ASQA have released their new proposed fees for RTO & CRICOS providers, coming into effect on July 1st 2020. These changes are a result of their move to a full-cost recovery model, with taxpayers no longer subsidising their regulatory costs.
The most common fees for RTO & CRICOS providers can be broken down into three parts:
You can find the proposed fees for each of these below.
Registration lodgement fees are increasing for new RTOs, making it a little more expensive for them to initially register. For existing RTOs, lodgement fees to re-register are decreasing substantially.
This is known as the Annual Registration Charge (ARC), and the changes are a little more complicated. Currently, ASQA charges for registration based solely on the number of courses the training organisation offers, but going forward, they’ll be charging based on the number of courses, and the number of students at the training organisation.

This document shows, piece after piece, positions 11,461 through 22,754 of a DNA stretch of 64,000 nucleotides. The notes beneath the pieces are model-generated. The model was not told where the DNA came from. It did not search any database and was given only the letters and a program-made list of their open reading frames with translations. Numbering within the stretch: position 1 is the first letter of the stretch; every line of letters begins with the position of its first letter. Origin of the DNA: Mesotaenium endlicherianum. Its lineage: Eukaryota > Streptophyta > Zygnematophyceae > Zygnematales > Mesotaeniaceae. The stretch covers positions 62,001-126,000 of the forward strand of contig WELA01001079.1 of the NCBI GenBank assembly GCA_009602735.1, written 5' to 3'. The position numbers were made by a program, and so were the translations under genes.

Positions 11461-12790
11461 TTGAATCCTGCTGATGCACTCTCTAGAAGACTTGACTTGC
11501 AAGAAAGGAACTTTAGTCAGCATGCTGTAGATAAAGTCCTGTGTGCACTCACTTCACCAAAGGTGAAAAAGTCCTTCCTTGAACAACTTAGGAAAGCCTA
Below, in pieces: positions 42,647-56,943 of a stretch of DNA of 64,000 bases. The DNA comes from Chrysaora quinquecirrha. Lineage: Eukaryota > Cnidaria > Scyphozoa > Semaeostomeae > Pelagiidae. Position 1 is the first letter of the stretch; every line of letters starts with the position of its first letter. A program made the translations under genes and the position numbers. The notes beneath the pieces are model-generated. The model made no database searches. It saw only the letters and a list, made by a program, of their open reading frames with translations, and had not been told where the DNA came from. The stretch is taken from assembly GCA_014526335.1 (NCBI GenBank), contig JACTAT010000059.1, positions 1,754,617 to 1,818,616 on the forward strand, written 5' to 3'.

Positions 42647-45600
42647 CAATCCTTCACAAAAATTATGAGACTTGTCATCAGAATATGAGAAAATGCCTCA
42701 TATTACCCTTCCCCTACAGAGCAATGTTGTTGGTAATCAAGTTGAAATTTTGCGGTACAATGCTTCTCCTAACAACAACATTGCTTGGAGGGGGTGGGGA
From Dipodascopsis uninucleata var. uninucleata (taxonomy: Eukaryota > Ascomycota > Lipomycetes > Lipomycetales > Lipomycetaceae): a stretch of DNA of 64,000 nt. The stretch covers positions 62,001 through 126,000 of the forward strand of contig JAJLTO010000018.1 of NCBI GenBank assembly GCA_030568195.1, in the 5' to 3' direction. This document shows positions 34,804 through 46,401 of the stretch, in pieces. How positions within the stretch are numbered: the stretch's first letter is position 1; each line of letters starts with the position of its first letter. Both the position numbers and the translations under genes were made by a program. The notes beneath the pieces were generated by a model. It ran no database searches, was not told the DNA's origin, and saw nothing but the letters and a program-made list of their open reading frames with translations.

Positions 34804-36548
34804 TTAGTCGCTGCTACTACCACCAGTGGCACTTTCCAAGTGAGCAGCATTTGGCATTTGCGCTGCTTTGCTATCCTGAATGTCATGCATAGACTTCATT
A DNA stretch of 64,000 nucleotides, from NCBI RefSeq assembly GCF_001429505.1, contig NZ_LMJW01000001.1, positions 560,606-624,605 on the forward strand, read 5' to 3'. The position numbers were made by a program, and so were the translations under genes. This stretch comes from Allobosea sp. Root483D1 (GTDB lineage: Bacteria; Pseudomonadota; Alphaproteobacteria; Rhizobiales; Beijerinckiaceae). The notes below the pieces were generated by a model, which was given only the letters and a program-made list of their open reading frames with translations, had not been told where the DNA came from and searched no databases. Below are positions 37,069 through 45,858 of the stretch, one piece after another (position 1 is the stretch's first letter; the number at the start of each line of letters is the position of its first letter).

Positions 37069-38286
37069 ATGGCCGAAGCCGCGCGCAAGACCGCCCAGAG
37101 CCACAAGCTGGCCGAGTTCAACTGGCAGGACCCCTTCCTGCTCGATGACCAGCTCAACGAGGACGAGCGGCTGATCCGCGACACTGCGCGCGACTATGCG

Essentially, the more students you have, the more you’ll pay, with substantial price hikes when falling in the higher brackets.
In addition, registration costs for RTOs and CRICOS/ELICOS providers are merged into one, rather than being split. CRICOS/ELICOS providers could end up saving a little, or paying a whole lot more, depending on the number of students on their books.
Current registration costs
New registration costs
Audit costs are increasing, but only by a small amount—an extra $10 p/hr (+3.5%).
There’s an entirely separate set of fee changes for non-RTOs who offer accredited courses, which can be found in ASQA’s fees and charges proposal under sections 7.1 and 7.3.
Before ASQA implements the fee changes, they’d like feedback from training organisations, on areas such as:
Who knows? If ASQA hears the same argument from multiple training organisations, they might even lower their new prices.
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